Edgewood, on the other hand, had a fully transparent program that was approved by the Surgeon General, the Secretary of the Army and the Secretary of Defense, so the program was not any kind of secret. Furthermore, the MK-ULTRA program conducted by the CIA was aimed at seeking drugs that could produce actual changes in behavior. They thought that perhaps they could give LSD to someone and make him confess to something he was holding back, or carry out some mission he had been told to carry out while under the drug’s influence. None of this was achieved, fortunately, and while these illegal experiments in progress, our laboratories at Edgewood began a totally different approach to the development of chemicals that could temporarily incapacitate without any lasting effects. They would be used only for short-term military purposes, and there was no thought of changing personalities, or getting people to do anything they wouldn’t otherwise do.

In short, I wanted to articulate that these two programs were completely different, and I went to some length in my book to do so. I hope I succeeded because, really, I still feel quite proud of what we did while working for the Chemical Corps. As you can tell, I didn’t feel very good about the CIA work. A few years ago, in fact, I testified against the CIA in Federal Court as the sole expert witness for the prosecution. Much time was required before the trial writing reports and rebuttals on behalf of a former Deputy US Marshall. In my opinion, he was one of the “ordinary American citizens” who were given LSD covertly in the late 1950s, at the same time other black CIA operations were being carried out close to his place of work.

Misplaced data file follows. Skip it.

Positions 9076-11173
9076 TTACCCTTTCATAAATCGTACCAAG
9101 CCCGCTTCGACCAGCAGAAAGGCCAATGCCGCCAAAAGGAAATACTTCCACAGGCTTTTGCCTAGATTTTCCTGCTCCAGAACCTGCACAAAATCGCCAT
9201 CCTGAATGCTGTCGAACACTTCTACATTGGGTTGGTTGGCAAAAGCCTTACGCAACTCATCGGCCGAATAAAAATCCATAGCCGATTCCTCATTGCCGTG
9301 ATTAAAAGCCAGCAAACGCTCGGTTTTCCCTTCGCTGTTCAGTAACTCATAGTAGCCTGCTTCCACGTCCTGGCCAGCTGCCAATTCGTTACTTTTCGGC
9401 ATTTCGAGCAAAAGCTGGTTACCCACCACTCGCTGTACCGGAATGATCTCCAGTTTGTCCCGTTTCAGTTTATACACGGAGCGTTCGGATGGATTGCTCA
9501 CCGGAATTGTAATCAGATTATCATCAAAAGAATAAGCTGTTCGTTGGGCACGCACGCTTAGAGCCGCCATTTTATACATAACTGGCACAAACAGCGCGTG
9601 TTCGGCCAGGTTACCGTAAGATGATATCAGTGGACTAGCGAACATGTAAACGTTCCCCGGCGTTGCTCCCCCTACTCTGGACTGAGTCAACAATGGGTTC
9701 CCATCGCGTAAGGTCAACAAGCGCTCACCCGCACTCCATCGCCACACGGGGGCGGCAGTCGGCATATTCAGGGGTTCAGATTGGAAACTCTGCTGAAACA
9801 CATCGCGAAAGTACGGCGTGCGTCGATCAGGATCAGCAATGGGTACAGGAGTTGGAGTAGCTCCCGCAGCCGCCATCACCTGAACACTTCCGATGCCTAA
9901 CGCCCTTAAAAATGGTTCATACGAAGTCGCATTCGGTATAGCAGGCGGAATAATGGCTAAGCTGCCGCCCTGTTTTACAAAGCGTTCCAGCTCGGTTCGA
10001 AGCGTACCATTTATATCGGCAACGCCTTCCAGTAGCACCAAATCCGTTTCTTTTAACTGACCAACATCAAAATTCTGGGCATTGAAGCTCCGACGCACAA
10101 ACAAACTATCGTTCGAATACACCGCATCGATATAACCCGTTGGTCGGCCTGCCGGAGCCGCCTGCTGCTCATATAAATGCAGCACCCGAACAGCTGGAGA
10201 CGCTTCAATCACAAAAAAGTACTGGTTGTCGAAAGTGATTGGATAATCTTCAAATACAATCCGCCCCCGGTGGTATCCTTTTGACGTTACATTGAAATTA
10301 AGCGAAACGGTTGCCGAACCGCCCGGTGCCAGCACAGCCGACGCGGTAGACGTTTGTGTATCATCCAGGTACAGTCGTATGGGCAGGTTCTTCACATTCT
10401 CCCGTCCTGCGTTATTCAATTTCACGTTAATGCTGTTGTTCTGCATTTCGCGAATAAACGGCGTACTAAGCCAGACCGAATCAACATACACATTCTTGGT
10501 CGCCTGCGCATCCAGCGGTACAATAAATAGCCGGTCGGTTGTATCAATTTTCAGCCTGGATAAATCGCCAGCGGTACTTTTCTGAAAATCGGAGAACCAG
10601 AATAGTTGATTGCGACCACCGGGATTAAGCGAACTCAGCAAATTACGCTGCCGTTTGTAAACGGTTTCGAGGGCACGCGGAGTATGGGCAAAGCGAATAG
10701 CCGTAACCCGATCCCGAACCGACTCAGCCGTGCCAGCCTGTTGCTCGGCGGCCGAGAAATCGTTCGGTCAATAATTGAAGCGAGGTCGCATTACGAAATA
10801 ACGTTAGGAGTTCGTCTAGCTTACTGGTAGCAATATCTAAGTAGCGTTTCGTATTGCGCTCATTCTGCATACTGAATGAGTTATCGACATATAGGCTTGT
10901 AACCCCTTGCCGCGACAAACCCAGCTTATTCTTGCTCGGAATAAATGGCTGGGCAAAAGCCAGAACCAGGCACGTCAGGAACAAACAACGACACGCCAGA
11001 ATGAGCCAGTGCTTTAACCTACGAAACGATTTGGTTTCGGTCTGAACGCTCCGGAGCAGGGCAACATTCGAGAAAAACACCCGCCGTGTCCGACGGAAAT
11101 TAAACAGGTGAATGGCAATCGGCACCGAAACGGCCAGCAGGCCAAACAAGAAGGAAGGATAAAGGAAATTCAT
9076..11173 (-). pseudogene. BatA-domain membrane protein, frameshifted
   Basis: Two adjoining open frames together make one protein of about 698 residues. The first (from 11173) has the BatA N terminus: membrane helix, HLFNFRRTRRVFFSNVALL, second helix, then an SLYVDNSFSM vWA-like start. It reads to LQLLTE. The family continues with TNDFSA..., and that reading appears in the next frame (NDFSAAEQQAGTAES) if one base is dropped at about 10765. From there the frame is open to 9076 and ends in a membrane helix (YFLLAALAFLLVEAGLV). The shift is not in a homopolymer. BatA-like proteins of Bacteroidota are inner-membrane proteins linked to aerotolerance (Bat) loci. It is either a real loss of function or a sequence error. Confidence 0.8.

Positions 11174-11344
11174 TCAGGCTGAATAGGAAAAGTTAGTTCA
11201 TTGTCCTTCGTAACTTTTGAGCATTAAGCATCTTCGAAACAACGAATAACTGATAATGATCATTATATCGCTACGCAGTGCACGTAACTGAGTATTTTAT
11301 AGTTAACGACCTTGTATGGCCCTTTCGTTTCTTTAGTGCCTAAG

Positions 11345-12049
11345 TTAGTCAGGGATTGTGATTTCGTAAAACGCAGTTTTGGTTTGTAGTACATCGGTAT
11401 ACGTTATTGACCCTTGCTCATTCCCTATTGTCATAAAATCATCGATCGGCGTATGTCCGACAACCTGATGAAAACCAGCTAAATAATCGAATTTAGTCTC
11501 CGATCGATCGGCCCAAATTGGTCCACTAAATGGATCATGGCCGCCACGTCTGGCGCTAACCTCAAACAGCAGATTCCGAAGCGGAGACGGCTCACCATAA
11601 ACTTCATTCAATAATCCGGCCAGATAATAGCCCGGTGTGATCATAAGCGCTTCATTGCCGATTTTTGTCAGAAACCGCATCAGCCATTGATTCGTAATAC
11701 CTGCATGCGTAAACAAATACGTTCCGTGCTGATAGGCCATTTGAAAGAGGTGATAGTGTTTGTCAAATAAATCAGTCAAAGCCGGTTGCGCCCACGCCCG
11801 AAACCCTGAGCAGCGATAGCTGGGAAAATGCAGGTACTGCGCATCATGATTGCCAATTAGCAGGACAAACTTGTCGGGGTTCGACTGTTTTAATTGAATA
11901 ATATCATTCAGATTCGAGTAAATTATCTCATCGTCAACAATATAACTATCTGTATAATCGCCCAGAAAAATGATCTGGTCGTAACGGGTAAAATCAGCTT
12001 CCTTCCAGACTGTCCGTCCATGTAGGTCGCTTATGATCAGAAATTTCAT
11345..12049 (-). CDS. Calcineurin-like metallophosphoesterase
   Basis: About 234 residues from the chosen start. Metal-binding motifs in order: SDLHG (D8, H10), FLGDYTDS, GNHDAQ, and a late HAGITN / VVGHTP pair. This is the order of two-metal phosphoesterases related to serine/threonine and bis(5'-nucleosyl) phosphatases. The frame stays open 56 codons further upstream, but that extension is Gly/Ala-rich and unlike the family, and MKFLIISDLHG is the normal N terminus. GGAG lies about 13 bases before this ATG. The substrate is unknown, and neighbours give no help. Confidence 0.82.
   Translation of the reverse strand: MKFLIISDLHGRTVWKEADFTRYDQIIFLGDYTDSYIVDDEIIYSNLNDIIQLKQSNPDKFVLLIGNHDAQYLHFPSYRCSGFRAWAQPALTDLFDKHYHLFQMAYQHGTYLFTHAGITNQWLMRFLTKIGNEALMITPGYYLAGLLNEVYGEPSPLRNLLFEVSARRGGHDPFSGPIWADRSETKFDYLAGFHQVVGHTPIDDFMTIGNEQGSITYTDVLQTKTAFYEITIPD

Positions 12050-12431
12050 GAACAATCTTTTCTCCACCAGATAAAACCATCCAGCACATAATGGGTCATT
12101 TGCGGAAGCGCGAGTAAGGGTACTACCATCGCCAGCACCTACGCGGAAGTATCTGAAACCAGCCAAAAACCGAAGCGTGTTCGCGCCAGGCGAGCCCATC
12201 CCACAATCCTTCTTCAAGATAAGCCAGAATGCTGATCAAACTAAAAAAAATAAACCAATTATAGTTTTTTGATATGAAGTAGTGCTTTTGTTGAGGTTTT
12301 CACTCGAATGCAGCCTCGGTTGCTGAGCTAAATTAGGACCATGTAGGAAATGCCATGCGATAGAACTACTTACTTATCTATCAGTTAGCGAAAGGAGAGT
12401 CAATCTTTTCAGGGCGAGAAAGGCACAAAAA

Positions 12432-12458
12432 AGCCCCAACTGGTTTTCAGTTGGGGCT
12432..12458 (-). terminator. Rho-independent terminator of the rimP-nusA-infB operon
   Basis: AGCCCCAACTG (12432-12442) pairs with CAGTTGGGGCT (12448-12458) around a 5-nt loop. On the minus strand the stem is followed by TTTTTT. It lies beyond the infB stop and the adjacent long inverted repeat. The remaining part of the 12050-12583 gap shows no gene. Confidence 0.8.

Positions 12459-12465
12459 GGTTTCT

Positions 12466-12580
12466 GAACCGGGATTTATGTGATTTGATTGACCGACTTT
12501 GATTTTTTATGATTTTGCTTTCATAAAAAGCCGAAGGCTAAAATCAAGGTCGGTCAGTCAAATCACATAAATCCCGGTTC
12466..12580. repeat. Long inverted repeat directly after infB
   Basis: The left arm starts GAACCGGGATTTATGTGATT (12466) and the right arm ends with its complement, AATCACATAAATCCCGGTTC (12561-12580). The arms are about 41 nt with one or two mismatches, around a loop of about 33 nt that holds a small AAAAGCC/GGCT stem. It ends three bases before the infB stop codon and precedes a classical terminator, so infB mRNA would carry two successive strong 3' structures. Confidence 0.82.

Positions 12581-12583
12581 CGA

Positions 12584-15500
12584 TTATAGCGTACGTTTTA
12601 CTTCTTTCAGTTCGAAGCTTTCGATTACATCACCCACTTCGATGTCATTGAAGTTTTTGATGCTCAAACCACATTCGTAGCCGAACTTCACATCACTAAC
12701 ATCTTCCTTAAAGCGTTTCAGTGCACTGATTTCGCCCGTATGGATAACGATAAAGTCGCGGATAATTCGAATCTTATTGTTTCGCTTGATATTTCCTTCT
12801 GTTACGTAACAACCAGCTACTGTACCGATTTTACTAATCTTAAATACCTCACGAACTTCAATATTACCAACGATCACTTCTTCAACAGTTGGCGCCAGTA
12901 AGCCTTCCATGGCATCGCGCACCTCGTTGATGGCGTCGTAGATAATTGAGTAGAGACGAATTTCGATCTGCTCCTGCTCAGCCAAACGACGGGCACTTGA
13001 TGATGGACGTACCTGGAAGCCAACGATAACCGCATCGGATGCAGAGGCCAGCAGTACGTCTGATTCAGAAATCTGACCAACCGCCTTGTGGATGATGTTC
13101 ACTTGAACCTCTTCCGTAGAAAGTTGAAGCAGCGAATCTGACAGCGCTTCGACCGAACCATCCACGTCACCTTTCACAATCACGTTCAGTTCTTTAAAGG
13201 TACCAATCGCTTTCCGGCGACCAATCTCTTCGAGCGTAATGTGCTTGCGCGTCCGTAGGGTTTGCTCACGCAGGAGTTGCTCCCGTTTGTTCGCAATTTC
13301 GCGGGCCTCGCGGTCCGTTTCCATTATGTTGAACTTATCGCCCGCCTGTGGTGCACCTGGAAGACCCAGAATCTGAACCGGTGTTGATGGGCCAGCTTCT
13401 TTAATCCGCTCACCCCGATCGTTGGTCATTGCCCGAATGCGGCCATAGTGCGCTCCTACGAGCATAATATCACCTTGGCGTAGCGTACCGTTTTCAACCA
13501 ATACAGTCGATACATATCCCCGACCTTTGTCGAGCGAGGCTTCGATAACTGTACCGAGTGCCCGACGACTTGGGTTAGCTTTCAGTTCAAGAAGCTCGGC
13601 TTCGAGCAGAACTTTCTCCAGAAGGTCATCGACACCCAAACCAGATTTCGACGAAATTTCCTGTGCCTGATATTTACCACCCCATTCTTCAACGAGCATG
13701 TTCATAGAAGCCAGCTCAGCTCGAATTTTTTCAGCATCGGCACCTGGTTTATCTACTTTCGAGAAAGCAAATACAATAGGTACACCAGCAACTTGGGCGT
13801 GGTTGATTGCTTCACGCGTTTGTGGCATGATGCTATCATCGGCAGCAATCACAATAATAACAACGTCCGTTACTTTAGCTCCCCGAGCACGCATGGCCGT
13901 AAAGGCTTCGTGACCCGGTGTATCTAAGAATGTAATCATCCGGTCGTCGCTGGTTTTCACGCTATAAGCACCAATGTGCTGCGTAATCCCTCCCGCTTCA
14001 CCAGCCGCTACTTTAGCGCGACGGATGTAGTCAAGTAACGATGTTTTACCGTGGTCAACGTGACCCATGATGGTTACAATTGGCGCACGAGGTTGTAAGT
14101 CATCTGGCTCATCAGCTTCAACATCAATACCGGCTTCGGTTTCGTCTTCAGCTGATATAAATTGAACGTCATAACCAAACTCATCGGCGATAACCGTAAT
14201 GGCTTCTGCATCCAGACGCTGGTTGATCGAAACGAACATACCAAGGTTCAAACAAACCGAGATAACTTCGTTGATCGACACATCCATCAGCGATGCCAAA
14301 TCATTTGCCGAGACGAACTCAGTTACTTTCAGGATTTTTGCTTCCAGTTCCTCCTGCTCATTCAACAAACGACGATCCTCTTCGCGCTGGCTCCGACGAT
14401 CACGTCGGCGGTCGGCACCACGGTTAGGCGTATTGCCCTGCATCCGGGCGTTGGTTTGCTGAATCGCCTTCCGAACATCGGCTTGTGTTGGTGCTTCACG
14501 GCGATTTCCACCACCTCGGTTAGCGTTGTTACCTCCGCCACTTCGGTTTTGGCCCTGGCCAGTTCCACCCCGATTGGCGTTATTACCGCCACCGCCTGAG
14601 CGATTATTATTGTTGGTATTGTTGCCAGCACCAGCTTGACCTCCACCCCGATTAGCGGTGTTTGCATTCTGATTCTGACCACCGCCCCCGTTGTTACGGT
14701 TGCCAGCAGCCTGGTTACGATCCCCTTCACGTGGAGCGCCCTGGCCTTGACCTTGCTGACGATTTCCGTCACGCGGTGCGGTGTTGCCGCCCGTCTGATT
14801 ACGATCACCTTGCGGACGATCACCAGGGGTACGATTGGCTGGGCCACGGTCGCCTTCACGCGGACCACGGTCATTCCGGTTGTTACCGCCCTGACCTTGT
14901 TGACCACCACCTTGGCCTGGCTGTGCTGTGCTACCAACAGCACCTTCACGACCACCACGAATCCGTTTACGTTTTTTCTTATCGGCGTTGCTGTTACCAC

Although there were several other factors that pointed definitely to the covert use of LSD in that case the judge, unfortunately, didn’t buy it. She said it was possible, but not fully proven and the hearing was ended prematurely. His attorney took it to the Appeals Court and tried unsuccessfully to bring it to the Supreme Court, but so far has been unsuccessful. This poor guy’s life was ruined as a result of his erratic behavior after consuming the drug in a drink at a Christmas party. In short, he was an unwitting victim of the CIA’s unethical behavior, in my opinion, and experienced something he didn’t understand and couldn’t handle. That sort of deception is really the differentiation I have tried to make between the CIA activities and the Army’s later bona fide research with LSD.